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Select Translation What is This? Selections include: The Koran Interpreted, a translation by A.J. Arberry, first published 1955; The Qur'an, translated by M.A.S. Abdel Haleem, published 2004; or side-by-side comparison view
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The Qurʾan What is This? A current English-language version of the Qur'an, published in 2004
Translation by M.A.S. Abdel Haleem

38. Sad (2 – 29)

By the Qurʾan with its reminding . . .!a The complement of this oath is understood to be ‘There is only one God’ (see 50: 1–2). 2Yet the disbelievers are steeped in arrogance and hostility.3How many generations We have destroyed before them! They all cried out, once it was too late, for escape. 4The disbelievers think it strange that a prophet of their own people has come to warn them: they say, ‘He is just a lying sorcerer. 5How can he claim that all the gods are but one God? What an astonishing thing [to claim]!’ 6Their leaders depart, saying, ‘Walk away! Stay faithful to your gods! That is what you must do.7We did not hear any such claim in the last religion:b An allusion to the Christian Trinity. it is all an invention. 8Was the message sent only to him out of all of us?’

In fact they doubt My warning; in fact they have not tasted My punishment yet. 9Do they possess the treasures of your Lord's bounty, the Mighty, the All Giving? 10Do they control the heavens and earth and everything between? Let them climb their ropes:c Cf. note to 22: 15. 11their armed alliance is weak and will be crushed. 12The people of Noah, ‘Ad, and firmly-supportedd Dhu’l-awtad literally means ‘with his pegs’, but is understood here metaphorically, to indicate something firmly fixed; cf. its use with reference to mountains in 78: 7. Pharaoh rejected their prophets before them. 13Thamud, the people of Lot, and the Forest-Dwellers each formed opposition [against theirs]. 14They all rejected the messengers and they were deservedly struck by My punishment: 15all the disbelievers here are waiting for is a single blast that cannot be postponed. 16They say, ‘Our Lord! Advance us our share of punishment before the Day of Reckoning!’ 17Bear their words patiently [Prophet].

Remember Our servant David, a man of strength who always turned to Us: 18We made the mountains join him in glorifying Us at sunset and sunrise; 19and the birds, too, in flocks, all echoed his praise. 20We strengthened his kingdom; We gave him wisdom and a decisive way of speaking. 21Have you heard the story of the two litigants who climbed into his private quarters?22When they reached David, he took fright, but they said, ‘Do not be afraid. We are two litigants, one of whom has wronged the other: judge between us fairly—do not be unjust—and guide us to the right path. 23This is my brother. He had ninety-nine ewes and I just the one, and he said, “Let me take charge of her,” and overpowered me with his words.’ 24David said, ‘He has done you wrong by demanding to add your ewe to his flock. Many partners treat each other unfairly. Those who sincerely believe and do good deeds do not do this, but these are very few.’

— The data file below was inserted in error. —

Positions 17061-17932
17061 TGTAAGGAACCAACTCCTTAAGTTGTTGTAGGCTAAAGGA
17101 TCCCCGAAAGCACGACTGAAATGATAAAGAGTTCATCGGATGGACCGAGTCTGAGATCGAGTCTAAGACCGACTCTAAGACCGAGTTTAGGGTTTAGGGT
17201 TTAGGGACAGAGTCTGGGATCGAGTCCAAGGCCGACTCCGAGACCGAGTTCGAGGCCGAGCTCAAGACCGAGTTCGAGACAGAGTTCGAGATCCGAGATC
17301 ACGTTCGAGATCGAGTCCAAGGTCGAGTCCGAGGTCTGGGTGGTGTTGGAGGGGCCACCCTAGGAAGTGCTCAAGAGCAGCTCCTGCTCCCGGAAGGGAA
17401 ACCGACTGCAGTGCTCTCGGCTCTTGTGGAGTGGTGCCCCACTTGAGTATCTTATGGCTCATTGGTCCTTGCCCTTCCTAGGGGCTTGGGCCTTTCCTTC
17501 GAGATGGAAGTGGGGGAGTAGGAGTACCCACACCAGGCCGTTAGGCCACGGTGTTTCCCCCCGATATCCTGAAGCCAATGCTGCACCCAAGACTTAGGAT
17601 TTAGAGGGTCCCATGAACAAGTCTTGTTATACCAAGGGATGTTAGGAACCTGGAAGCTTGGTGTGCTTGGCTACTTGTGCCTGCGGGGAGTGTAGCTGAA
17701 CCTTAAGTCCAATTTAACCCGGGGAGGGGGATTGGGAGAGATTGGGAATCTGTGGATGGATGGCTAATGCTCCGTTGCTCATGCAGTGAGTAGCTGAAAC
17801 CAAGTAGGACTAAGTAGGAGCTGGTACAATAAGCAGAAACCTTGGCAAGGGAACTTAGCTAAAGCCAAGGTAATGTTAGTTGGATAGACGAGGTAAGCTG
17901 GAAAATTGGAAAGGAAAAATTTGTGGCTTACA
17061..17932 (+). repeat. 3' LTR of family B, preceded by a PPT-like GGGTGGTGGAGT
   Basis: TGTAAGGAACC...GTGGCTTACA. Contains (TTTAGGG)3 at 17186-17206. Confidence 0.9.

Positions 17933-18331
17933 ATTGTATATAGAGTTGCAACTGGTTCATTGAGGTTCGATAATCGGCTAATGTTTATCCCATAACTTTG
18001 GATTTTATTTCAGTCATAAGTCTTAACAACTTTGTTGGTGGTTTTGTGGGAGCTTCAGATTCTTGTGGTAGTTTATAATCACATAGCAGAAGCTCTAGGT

[Then] David realized that We had been testing him,a This is allegedly an allusion to David's acquisition of another man's wife to add to his own numerous wives. so he asked his Lord for forgiveness, fell down on his knees, and repented:25We forgave him [his misdeed]. His reward will be nearness to Us, a good place to return to. 26’David, We have given you mastery over the land. Judge fairly between people. Do not follow your desires, lest they divert you from God's path: those who wander from His path will have a painful torment because they ignore the Day of Reckoning.’

27It was not without purpose that We created the heavens and the earth and everything in between. That may be what the disbelievers assume—how they will suffer from the Fire!— 28but would We treat those who believe and do good deeds and those who spread corruption on earth as equal? Would We treat those who are aware of God and those who recklessly break all bounds in the same way?29This is a blessed Scripture which We sent down to you [Muhammad], for people to think about its messages, and for those with understanding to take heed.

Notes:

a The complement of this oath is understood to be ‘There is only one God’ (see 50: 1–2).

b An allusion to the Christian Trinity.

c Cf. note to 22: 15.

d Dhu’l-awtad literally means ‘with his pegs’, but is understood here metaphorically, to indicate something firmly fixed; cf. its use with reference to mountains in 78: 7.

a This is allegedly an allusion to David's acquisition of another man's wife to add to his own numerous wives.

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